america is exceptional in many ways. sadly secondary education is not one of them. the most recent rankings for the program for international student assessment has been american 15 year olds ranked 14th in reading, 17th in science and 25th in math among other developed nations. countries like finland and south korea rank near the top.
in 2011 gps special, we went to those two countries to see what they were doing differently. amanda went one step further and followed american kids as they spent a year abroad in high school in those two countries and in poland. the book is called the smartest kids in the world and how they got that way. amanda ripley joins me. what did you find about those three countries that struck you? you have three models you say they represent. what are they? >> so south korea is the pressure cooker model. the extreme case of what you see all over asia where kids are working night and day literally under a lot of family pressure to get very high test scores. now, south korea does get those high test scores but at grave costs. finland is in many ways the opposite extreme of south korea. not in all ways but in some. finland is what i call the
utopia model. kids are doing less homework than our kids but achieving at the top of the world on tests of critical thinking in math, reading and science with very little variation from school to school or from socioeconomic status from one to the other. >> why did you choose poland? >> poland is the surprise. poland is a country with a high level of poverty and has radically improved its education outcomes over the past ten years. poland is not yet at the level of finland or korea but a place that shows that there is hope. change happens even in places with problems. in a way looking at poland is almost like going back in time and looking at finland and korea 50 years ago. >> talk a little bit more about the finland model. that's the one that's the most intriguing. what makes finland work? why are those test scores so high?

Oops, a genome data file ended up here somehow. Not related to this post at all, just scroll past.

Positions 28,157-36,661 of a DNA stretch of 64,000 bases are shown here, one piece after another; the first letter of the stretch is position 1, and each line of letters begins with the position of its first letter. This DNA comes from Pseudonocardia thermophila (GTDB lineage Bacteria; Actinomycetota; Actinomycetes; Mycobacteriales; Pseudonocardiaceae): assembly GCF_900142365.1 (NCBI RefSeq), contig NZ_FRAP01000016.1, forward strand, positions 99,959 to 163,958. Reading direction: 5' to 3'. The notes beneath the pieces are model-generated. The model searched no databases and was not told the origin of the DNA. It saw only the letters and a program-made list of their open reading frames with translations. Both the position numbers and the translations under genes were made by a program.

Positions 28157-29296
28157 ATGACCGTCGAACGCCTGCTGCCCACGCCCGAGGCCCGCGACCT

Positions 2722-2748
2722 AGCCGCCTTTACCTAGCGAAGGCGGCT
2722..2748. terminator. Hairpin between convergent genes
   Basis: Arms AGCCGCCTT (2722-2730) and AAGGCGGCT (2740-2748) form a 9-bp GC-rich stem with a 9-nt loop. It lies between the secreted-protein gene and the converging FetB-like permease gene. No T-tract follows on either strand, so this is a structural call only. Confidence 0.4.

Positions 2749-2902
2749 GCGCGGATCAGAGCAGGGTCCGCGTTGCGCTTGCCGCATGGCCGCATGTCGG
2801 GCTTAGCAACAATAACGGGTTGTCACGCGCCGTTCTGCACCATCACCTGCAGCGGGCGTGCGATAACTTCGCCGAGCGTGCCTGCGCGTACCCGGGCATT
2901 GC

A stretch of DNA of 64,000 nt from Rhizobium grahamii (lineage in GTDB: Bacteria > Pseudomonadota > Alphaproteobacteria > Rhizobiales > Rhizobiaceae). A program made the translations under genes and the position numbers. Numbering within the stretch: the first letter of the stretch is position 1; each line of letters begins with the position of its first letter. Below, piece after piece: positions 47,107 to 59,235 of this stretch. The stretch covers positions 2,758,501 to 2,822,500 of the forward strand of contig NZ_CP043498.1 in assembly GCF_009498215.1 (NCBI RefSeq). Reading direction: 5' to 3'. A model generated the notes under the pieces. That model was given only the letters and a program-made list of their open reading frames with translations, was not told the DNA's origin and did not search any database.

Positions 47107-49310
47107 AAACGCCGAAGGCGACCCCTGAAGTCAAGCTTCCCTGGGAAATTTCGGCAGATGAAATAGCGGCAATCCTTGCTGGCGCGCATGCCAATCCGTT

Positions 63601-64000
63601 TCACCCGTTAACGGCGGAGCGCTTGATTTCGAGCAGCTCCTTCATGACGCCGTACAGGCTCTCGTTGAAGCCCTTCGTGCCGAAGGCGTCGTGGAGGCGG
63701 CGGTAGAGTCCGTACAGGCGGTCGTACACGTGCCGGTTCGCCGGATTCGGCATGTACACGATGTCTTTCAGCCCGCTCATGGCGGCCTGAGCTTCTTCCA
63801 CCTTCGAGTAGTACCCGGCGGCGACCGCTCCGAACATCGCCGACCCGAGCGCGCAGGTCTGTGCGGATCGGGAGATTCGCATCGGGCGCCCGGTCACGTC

>> it's remarkable to everyone including everyone in finland. they can't quite believe it year after year. one thing that they have done that's very clear and is very unusual around the world is in the late 1960s they shut down their teacher training colleges which were like ours of highly variable selectivity and quality and they reopened them in the top eight most elite universities in the land as part of a broader reform of higher education. when they did that, it setoff a series of cascading consequences that i don't even know that they realized. one thing that happened is the obvious. you eventually have teachers who themselves have advantage of a very strong education which makes it easier to teach higher order thinking skills. >> correct me if i'm wrong, they draw teachers from the top ten or 20% of the graduating class. we draw teachers from bottom third. the. >> yes. thank you.
we educate twice as many teachers as we need. in these colleges, there's low bar for entry. you don't have to have good grades yourself in order to get in. that's true around the world actually. that's very common. finland is unusual for doing that. i think what's really surprising about it and what i noticed when i spent time with kids in finland is that kids pick up on this. so there's a signaling effect like economists would say where you know how hard it is to get into teacher training college and that alone isn't enough but it sends this message to everyone, parents, taxpayers, politicians and students that this is serious. you are serious about education and that teaching is really hard. not just in rhetoric but in reality. so it adds this credibility to the whole enterprise that helps kids buy into the promise of education. >> you also point out something about all of these countries and this is true of all three of
them which is there is almost no sports in the best schools in the world. >> right. kids play sports but not in school. it is separate from school. pickup games or community rec centers. not a part of the core mission of school. this is controversial. i get in a lot of trouble when i talk about this. americans love their sports and american kids love their sports. when i surveyed hundreds of exchange students, they all agreed that sports were more important to their american peers than their peers back home. many of them really like that. they liked that there was school spirit and this bonding. the problem is that sports can sometimes if you don't constantly keep it contained, eat away at the mission of school which is supposed to be education. so when we are routinely spending two to three times per football player what we spend per math student, when we routinely have teachers leaving to coach away games and have to